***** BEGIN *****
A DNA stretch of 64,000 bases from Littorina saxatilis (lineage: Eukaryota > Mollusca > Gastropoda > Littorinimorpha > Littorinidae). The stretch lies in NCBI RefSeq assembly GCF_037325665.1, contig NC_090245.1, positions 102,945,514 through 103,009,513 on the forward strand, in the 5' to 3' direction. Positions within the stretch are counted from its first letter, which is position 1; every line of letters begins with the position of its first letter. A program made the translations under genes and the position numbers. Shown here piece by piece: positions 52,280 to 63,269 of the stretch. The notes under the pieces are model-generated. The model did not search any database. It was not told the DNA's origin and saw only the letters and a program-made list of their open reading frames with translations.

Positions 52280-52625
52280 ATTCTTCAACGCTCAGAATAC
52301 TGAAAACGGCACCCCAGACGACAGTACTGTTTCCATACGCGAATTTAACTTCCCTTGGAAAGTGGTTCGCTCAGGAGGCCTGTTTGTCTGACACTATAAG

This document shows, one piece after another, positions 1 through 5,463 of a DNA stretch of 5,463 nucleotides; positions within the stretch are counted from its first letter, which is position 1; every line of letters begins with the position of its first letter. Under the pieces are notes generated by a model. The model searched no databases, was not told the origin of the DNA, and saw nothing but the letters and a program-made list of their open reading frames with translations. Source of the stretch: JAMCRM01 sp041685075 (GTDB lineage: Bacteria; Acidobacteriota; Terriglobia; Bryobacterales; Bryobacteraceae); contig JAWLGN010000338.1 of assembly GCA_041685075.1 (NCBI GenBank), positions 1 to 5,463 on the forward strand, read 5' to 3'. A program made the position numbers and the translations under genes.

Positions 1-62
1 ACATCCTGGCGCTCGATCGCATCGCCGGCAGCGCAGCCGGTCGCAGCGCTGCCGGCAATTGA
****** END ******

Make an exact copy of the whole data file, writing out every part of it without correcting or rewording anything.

A DNA stretch of 64,000 bases from Littorina saxatilis (lineage: Eukaryota > Mollusca > Gastropoda > Littorinimorpha > Littorinidae). The stretch lies in NCBI RefSeq assembly GCF_037325665.1, contig NC_090245.1, positions 102,945,514 through 103,009,513 on the forward strand, in the 5' to 3' direction. Positions within the stretch are counted from its first letter, which is position 1; every line of letters begins with the position of its first letter. A program made the translations under genes and the position numbers. Shown here piece by piece: positions 52,280 to 63,269 of the stretch. The notes under the pieces are model-generated. The model did not search any database. It was not told the DNA's origin and saw only the letters and a program-made list of their open reading frames with translations.

Positions 52280-52625
52280 ATTCTTCAACGCTCAGAATAC
52301 TGAAAACGGCACCCCAGACGACAGTACTGTTTCCATACGCGAATTTAACTTCCCTTGGAAAGTGGTTCGCTCAGGAGGCCTGTTTGTCTGACACTATAAG

This document shows, one piece after another, positions 1 through 5,463 of a DNA stretch of 5,463 nucleotides; positions within the stretch are counted from its first letter, which is position 1; every line of letters begins with the position of its first letter. Under the pieces are notes generated by a model. The model searched no databases, was not told the origin of the DNA, and saw nothing but the letters and a program-made list of their open reading frames with translations. Source of the stretch: JAMCRM01 sp041685075 (GTDB lineage: Bacteria; Acidobacteriota; Terriglobia; Bryobacterales; Bryobacteraceae); contig JAWLGN010000338.1 of assembly GCA_041685075.1 (NCBI GenBank), positions 1 to 5,463 on the forward strand, read 5' to 3'. A program made the position numbers and the translations under genes.

Positions 1-62
1 ACATCCTGGCGCTCGATCGCATCGCCGGCAGCGCAGCCGGTCGCAGCGCTGCCGGCAATTGA